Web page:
Long my imprisoned spirit lay,
Fast bound in sin and nature’s night;
Thine eye diffused a quick’ning ray – 
I woke, the dungeon flamed with light;
My chains fell off, my heart was free,
I rose, went forth, and followed Thee.

Charles Wesley

Let’s pray together:

Lord, we pray fervently for salvation and liberation from wickedness and injustice for all who are oppressed. Please bring architects of unrighteousness to humble repentance and turn evil deeds to good, including us and our actions, when that’s needed. Whatever chains cling to us, please free us and help us to rise, go forth, and follow you,

Spirit-filled Christians in a Spirit-driven Church | Acts 11.19-26

This passage shows how the mostly Jewish Jerusalem-based community of Jesus became a multi-ethnic movement, and how the good news went as far as Antioch: a big trade city in the North and  the largest Cosmopolitan city in that part of the Roman empire. As many turned to the Lord, Barnabas was sent from Jerusalem to Antioch to help lead this church community. And Barnabas, so amazed by what he saw, travelled to Tarsus to bring Saul to Antioch. Barnabas and Saul then led and taught the church in Antioch for a whole year. And so, the Church in Antioch became the first large multi-ethnic church in history, a ‘headquarters’ for international mission, and, most importantly, a place where the disciples were first called “Christ-ones” or Christians.

There are three interesting points about this passage which I found helpful to reflect on.

First, it was how and to whom the followers spread the gospel. They first started to travel and spread the good word, as verse 19 says, because of persecution. So, they didn’t actually have a choice to not go – to an extent, they were refugees. And by travelling, they reached out and talked to people. This is amazing as, I think, if I had been persecuted, I wouldn’t be in the right state of mind to share the Gospel. But they were persistent in and faithful to their mission: although persecution was difficult, the disciples did not let that get in the way of their evangelism. It’s also interesting to note who they’ve reached out to. Although some spoke only to Jews, others spoke to the Hellenists or, in other words, those who were uncircumcised and were non-Jews. These were people who, at that time, would normally be quickly ruled out as ‘receivers of the good news. Instead, these non-Jews became believers and turned to the Lord.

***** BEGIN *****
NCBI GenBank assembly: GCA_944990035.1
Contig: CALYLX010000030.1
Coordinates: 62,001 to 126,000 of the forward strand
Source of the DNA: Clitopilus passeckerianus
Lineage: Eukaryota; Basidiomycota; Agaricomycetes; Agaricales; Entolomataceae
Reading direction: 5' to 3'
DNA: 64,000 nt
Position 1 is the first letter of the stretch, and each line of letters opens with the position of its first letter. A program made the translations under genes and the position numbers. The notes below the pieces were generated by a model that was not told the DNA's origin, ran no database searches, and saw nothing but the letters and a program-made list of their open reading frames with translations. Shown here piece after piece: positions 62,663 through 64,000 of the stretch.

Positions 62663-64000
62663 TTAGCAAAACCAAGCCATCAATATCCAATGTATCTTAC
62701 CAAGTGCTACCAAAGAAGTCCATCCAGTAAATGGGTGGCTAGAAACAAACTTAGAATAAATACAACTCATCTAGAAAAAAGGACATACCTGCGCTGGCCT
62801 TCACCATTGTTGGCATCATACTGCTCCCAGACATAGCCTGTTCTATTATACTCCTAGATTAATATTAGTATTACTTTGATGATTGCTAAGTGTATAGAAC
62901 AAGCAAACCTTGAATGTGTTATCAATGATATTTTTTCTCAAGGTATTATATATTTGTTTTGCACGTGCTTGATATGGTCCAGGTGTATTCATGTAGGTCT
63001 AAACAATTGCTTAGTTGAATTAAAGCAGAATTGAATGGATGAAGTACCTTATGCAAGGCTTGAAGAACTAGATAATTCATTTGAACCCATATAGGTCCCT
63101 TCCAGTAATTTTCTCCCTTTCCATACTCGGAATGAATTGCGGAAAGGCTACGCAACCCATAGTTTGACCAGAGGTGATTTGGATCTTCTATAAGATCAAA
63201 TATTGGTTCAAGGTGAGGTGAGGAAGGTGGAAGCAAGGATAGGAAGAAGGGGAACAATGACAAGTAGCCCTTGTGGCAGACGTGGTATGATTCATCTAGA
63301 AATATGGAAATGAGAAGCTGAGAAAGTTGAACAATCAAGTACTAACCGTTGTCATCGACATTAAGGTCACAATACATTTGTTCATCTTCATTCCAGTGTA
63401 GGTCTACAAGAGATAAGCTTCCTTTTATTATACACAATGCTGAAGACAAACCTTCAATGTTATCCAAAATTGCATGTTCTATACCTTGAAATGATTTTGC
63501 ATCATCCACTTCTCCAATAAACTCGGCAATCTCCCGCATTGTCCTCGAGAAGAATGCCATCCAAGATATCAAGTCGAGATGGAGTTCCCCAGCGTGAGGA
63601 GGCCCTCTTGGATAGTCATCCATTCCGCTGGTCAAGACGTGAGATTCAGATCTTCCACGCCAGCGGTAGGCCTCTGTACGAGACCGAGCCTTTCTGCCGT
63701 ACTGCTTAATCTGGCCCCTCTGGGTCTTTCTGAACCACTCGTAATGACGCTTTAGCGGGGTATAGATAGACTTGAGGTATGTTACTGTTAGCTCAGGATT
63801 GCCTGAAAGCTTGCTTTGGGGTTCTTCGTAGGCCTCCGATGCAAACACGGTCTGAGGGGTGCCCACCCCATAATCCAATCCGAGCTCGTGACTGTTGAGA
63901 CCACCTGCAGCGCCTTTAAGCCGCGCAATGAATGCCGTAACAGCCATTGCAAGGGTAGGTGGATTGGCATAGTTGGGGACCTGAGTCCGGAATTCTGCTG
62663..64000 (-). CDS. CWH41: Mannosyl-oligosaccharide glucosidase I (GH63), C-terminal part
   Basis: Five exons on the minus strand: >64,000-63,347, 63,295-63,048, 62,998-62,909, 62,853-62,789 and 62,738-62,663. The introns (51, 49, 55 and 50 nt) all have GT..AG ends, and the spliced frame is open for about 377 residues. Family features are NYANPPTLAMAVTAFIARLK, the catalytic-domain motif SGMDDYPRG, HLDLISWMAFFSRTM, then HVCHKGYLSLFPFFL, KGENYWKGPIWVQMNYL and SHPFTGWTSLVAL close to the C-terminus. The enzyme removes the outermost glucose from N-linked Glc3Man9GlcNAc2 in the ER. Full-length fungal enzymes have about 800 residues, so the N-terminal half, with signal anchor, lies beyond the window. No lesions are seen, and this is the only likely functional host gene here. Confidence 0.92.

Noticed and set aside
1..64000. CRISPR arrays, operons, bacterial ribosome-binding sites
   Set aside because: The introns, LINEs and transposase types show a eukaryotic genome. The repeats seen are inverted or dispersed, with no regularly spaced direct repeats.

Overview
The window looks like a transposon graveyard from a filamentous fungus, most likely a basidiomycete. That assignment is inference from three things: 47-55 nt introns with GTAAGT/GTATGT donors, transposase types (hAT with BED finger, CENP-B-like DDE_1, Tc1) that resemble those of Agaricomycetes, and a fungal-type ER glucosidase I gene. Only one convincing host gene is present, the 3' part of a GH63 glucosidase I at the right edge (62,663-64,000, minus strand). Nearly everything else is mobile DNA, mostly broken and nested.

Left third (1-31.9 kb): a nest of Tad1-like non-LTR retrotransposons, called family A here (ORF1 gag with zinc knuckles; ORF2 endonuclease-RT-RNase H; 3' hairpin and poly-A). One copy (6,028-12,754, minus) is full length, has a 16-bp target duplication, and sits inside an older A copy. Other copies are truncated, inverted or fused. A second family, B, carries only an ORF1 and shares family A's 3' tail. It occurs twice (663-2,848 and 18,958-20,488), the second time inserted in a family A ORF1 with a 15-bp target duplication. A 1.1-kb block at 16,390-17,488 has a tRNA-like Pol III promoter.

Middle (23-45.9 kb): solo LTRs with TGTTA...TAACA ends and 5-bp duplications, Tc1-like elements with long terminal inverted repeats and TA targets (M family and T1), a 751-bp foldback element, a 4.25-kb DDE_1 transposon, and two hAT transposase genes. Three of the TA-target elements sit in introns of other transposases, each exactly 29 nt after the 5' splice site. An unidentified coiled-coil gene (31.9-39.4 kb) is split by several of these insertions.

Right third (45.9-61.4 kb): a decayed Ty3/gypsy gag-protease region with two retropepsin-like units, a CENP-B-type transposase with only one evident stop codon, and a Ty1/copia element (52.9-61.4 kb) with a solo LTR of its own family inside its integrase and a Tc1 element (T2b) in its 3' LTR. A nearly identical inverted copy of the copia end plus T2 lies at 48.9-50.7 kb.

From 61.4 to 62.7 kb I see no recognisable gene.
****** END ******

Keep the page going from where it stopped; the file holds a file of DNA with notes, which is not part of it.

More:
Secondly, the disciples didn’t spread the gospel and bring people to the Lord through their own powers. Verse 21 says ‘the hand of the Lord’ was with the disciples when they evangelised, and verse 23 says that Barnabas saw the ‘grace of God’ in the Gentile Converts when he arrived in Antioch. Barnabas saw that they were Spirit-filled followers of Jesus in a Spirit-driven church, and this was so powerful that he got Saul from Tarsus to come to Antioch too. This is a theme that we’ve consistently seen in the book of Acts: God and the Holy Spirit were there with the disciples, every step of the way, as they preached the good news. And that their success in spreading the Gospel was through the risen, ascended and glorified Lord pouring out His Spirit on them and the church.

Thirdly, this passage reminds us that, as Christians, we are part of a multi-ethnic and multicultural community who build each other up. Just as Barnabas went to Antioch from Jerusalem, and just as Saul was called to Antioch from Tarsus… We, too, are called to play our part in creating that community. Just as Barnabas, whose name literally means ‘son of encouragement’, encouraged the church to ‘remain faithful to the Lord with steadfast devotion’, so should we encourage one another of faithfulness and devotion. This can be through supporting each other with Scripture, words and prayer, but also by calling out any injustices and wrongs that we might see. We are also encouraged to look to Barnabas who was so beautifully described in verse 24 as ‘a good man, full of Holy Spirit and of faith’. But what does this mean for us? As Christians, we are each on our own journeys of discipleship – to be someone full of the Spirit and faith. But we are also reminded that we are on this journey together as a community and as a family.

This passage has really encouraged reflection. When have we let ease, convenience, and comfort trump mission and evangelism? How often do I tell those who are ‘unlike me’ about the gospel? Is my evangelism and my life truly Spirit-filled and Spirit-led? Or how often have I said, ‘Lord, fill me with Your Spirit, but only in my little comfort zone’? Do I encourage and build others up? Am I, like Barnabas, full of Holy Spirit and of faith?

As we pray and reflect, let’s think of who we can reach out and tell the Gospel to, and who, in our church communities, we can encourage today.

Let’s pray.

Father God, thank you for reminding us that we are part of a multi-ethnic community of Your followers. Help us play our part in creating, strengthening and building that community, Lord. Fill us with your Holy Spirit and with faith, and help us to remain faithful to You with steadfast devotion. Lord, please show us how you want to use us, show us who you want us to reach out and tell the Gospel to, and show us who we can encourage in our church communities,